The first tranche of macro-financial assistance was sent in the form of emergency aid. For the second payment, North Macedonia had to fulfill a list of conditions. This included the creation of a youth unemployment unit.

Explaining what the unit does, its head Goran Petkovski told Real Economy: “They are involved, first in developing active labor market measures within the framework of the operational plan and how we can better target young people with these active market measures that we have. They are also responsible for coordinating the employment of youth counselors within the local employment office and, of course, monitoring and reporting on the Youth Guarantee.”

The 160 million euros in emergency loans helped North Macedonia weather tough economic times, but Shenaj Hadzimustafa, associate professor of business and economics at South East European University, believes the benefits will last a long time.

“The money was needed for this period in order to finance part of the budgetary and balance of payments needs. But on the other hand, the reforms are the ones that remain and will have a positive impact on the country. So these reforms, I think it should have an impact not only in the short term but also in the medium and long term.”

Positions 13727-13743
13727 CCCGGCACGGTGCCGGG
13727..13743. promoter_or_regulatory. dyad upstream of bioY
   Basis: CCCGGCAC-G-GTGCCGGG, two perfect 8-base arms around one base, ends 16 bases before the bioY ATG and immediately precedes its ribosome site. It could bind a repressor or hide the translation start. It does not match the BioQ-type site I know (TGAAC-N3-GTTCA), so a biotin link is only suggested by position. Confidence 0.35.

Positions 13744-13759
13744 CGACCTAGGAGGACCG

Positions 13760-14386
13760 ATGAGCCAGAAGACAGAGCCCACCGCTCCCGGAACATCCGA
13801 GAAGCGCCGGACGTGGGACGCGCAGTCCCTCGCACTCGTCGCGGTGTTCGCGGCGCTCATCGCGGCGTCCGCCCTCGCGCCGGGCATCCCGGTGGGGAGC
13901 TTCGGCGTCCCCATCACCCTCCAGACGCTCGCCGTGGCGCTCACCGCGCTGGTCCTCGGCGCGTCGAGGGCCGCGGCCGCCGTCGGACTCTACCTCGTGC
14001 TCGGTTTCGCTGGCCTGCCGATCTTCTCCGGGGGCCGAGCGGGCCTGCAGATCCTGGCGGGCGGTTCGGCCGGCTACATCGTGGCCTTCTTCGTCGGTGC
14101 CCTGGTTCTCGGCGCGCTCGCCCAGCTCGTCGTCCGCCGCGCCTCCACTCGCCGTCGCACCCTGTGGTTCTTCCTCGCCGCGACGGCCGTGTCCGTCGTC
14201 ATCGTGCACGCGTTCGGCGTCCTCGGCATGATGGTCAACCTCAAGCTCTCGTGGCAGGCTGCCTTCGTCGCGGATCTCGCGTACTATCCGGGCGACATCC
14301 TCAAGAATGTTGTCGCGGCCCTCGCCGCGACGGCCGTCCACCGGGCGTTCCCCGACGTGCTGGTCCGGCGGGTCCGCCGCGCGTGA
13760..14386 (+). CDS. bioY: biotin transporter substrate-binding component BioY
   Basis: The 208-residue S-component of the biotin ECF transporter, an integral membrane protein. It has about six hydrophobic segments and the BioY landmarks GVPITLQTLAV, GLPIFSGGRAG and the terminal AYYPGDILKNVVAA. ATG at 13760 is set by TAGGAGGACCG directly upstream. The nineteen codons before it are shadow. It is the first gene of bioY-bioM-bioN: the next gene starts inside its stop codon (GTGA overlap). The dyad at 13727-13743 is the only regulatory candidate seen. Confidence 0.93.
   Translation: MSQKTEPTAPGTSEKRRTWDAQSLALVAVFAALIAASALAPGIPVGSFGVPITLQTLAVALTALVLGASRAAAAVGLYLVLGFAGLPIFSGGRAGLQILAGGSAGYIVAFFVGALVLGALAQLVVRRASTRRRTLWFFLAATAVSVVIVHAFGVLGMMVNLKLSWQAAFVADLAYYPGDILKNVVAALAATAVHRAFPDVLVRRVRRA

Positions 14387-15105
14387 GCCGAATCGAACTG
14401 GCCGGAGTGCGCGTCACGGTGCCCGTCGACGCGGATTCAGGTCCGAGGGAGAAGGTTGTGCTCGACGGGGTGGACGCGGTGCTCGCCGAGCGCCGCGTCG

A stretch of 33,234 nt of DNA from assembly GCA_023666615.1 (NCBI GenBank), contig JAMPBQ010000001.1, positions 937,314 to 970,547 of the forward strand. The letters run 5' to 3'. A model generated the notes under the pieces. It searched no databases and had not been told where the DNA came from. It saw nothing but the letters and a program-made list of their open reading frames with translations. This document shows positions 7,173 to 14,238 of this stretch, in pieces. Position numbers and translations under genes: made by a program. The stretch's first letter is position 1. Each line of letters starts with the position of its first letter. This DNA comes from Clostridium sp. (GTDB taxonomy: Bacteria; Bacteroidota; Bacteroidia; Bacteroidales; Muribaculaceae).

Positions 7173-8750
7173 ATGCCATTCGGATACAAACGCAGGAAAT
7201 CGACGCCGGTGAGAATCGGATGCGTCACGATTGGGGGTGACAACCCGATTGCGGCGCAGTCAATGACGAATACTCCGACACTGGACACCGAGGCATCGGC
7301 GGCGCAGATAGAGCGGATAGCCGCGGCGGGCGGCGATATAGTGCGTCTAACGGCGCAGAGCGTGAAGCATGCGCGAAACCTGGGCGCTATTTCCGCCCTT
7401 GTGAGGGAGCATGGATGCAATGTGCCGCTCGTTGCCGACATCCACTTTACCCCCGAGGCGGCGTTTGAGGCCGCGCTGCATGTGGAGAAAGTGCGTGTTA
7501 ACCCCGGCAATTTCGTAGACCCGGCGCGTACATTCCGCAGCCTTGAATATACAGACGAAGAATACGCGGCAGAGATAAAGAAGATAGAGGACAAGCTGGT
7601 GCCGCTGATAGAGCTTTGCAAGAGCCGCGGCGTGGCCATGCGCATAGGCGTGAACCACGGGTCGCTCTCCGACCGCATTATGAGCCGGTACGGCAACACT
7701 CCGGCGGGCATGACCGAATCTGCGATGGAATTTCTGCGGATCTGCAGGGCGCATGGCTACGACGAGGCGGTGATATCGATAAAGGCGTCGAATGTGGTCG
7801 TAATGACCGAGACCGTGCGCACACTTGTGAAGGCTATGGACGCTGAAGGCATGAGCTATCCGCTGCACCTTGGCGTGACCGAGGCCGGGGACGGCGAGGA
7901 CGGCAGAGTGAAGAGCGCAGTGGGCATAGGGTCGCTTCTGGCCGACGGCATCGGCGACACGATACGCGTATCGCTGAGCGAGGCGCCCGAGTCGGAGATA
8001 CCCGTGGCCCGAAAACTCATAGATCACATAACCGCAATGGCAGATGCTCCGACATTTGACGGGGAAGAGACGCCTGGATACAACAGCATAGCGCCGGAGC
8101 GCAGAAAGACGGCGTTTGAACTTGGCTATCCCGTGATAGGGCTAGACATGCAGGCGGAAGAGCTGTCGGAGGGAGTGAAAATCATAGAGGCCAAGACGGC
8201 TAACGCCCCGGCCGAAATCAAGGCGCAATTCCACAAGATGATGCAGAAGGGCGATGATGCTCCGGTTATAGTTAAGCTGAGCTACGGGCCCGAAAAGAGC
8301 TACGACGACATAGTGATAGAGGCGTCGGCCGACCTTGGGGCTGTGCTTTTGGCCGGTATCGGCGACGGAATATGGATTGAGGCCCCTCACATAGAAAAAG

Now in its fourth decade, the EU recently deployed €1.2 billion in macro-financial assistance to support Ukraine. EU economics chief Paolo Gentiloni said Real economy such support is crucial.

“We have an interest in the stability of the region. Stability for migration. Stability for peace, etc. And finally, we have a huge interest as trading partners of these countries because the member states of the European Union are basically the partners of all these countries.” he said.

To find out more about how EU macro-financial assistance has helped North Macedonia, Real Economy’s Naomi Lloyd spoke with the country’s Prime Minister, Dimitar Kovačevski.

Naomi Lloyd, Euronews:

“What difference has EU macro-financial assistance made to the country?”

Dimitar Kovačevski, Prime Minister of North Macedonia: